Wednesday, March 19, 2014

10 Secrets to Even Cheaper Camping This Summer

Camping and Fishing Dockside at Water's Edge Campground, Dease Lake, British Columbia (photo by Simone Cannon) 

Camping season is almost here and since Luis and I have lately been, shall we say, cash-challenged, yet still hopelessly addicted to travel, camping trips to sites within a few hours drive of our apartment has been the answer to staving off our travel DTs. We even managed to get as far as Whitehorse in the Canadian Yukon Territory this summer, where we made some amazing discoveries about the many free and extremely cheap things that are part of our "1/2-star" travel style.

1) Free Campsites: campers (including car campers) can park overnight in Wal-Mart, Sam's Club and Flying J Truck Stops parking lots for free. Keep in mind that this is meant to be a temporary stay, not long-term camping. It's important to respect other campers and to not take advantage of this privilege. The arrangement also benefits the stores because many campers go inside to replenish their supplies and buy gas before setting out on the road. Other big box stores such as K-Mart and Costco also occasionally offer this courtesy, but it's best to check ahead of time at specific locations, since several do not allow overnight parking. Many national, state and provincial parks offer free campsites as well, but they are often classified as "primitive", meaning that there are no facilities at all and are usually quite remote.

2) Save Money on Taxes: if you are US resident, you can deduct the bank loan's interest that you used to buy your a trailer or camper just like mortgage interest because the IRS considers it a home. You don't have to be a full-time camper/RVer to take advantage of this tax benefit; even if you use the camper as a second holiday home and not as your primary residence,  the interest is still deductible. Check the IRS website for complete details and current status and requirements of this benefit, as tax laws change constantly.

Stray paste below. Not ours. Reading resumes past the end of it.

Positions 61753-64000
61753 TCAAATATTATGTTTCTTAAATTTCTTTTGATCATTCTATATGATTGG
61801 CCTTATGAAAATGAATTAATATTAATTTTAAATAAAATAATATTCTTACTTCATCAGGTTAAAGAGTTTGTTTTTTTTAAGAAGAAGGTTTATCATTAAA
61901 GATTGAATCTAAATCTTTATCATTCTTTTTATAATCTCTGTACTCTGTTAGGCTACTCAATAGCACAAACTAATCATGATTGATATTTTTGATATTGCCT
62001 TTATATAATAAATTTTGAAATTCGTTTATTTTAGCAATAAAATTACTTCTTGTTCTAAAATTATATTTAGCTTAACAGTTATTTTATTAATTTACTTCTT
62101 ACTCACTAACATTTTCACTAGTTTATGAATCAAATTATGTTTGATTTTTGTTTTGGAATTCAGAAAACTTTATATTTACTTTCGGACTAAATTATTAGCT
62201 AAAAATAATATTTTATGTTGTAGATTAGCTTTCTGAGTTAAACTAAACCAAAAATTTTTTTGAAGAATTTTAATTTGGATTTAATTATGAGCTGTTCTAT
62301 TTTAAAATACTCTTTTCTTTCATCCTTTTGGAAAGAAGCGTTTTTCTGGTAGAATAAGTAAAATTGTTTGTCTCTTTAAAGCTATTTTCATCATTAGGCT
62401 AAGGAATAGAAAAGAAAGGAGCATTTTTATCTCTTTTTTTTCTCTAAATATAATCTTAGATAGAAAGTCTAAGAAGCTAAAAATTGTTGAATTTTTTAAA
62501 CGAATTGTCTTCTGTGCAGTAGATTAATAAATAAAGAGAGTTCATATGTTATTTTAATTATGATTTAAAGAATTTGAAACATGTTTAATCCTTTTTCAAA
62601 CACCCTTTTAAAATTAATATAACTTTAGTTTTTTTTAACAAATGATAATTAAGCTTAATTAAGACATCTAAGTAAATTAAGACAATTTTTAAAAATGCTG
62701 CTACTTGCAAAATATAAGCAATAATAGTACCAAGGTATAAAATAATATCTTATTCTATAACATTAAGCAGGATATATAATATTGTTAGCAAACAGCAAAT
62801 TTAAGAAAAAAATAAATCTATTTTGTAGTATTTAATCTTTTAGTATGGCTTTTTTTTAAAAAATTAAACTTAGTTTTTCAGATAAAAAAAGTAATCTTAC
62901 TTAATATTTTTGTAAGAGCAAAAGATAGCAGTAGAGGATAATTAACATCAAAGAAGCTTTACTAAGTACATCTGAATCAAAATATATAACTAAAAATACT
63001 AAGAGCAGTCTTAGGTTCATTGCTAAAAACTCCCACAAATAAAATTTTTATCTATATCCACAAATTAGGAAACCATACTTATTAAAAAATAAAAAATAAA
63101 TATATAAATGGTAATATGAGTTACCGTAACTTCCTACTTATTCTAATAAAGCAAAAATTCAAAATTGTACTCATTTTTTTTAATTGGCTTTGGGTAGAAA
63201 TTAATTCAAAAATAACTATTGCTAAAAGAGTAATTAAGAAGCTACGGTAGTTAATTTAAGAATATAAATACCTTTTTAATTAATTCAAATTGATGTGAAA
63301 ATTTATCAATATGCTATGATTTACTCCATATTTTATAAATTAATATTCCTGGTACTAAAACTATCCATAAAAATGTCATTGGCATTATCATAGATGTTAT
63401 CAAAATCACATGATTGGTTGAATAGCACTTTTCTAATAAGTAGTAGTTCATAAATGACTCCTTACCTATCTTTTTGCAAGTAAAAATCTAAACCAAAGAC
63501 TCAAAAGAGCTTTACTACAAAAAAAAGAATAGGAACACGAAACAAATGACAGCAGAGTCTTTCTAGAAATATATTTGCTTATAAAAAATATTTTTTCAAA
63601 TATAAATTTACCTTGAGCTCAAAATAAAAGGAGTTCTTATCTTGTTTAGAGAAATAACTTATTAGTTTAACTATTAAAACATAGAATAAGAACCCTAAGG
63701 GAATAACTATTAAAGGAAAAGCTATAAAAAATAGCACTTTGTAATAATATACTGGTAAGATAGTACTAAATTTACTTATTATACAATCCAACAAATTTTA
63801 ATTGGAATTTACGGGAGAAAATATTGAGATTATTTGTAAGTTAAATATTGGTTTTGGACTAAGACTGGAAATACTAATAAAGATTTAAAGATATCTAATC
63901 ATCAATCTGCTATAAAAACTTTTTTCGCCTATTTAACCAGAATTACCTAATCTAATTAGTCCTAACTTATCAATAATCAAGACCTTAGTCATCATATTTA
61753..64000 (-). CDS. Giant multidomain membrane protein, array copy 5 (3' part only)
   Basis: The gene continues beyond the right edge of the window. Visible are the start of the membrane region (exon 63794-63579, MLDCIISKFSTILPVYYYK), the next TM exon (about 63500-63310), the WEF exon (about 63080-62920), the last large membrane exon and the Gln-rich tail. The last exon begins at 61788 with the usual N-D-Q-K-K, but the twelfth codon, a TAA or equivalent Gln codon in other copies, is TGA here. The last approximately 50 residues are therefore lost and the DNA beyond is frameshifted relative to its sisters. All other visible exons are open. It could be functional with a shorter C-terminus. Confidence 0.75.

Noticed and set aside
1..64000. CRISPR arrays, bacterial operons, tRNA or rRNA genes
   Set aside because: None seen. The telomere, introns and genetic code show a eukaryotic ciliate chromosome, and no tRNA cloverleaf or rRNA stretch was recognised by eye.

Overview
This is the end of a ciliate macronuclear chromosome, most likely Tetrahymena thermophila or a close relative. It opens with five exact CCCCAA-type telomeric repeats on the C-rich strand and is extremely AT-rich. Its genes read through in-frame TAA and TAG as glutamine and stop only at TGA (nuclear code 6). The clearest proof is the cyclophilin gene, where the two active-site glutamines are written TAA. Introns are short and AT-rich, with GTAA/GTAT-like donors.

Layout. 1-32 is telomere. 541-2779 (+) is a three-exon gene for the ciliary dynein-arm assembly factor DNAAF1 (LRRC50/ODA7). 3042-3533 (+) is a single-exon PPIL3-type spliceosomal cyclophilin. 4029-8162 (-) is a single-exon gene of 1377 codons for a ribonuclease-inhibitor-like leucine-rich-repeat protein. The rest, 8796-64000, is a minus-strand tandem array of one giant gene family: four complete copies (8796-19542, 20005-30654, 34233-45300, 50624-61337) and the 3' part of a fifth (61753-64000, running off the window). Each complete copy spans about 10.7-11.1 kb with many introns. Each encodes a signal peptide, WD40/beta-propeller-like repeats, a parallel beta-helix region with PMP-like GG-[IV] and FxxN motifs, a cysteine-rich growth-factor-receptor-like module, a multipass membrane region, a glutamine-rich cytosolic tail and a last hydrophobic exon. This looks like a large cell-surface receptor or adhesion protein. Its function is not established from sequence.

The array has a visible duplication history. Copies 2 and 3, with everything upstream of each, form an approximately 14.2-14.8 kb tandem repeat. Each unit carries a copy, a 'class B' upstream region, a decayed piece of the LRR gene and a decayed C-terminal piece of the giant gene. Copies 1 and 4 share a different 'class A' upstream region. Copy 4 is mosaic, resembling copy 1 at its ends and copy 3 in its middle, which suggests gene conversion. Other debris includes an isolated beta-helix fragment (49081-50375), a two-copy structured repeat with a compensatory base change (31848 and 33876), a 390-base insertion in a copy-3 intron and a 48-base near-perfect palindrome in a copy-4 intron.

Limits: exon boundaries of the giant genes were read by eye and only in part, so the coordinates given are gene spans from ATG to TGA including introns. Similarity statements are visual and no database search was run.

Welcome sign at the Robert Service Campground, Whitehorse, YT, Canada (photo by Simone Cannon)
3) Camp in Other Countries: camping in other countries is just as safe and generally much less expensive as camping in the U.S. For example, Canada, Britain and Argentina have some of the loveliest and most stunning camping venues in the world: excellent and well-maintained national and provincial parks, inexpensive, clean and secure campsites, gorgeous scenery, etc). They generally have several options of sleeping arrangements, ranging from individual tent sites to camper hook-ups to small rustic cabins or "refugios". Unless you are camping when there is a festival or other high-attendance event, you should be able to walk in to most camping areas and secure a site.

4) Ask About Long-Term Discounts: many campsites offer separate areas for long-term campers with discounted rates. You don't have to settle in for the season to take advantage of these bargains; often the minimum stay need only exceed 7 days. Ask at check-in if you are eligible for the reduced fees.

5) Area Discounts: you can take advantage of your status as a guest at a campsite by asking about discounts on day trips, public transportation, local restaurants, firewood, camping supplies, etc. The campsite office should have lots of information about local activities, complete with maps and coupons. They also are often able to arrange group excursions to visit local sights or participate in an activity such as kayaking or rock-climbing.

Campers in the solarium on the deck of a ferry of the Alaska Marine Highway System (photo by Simone Cannon)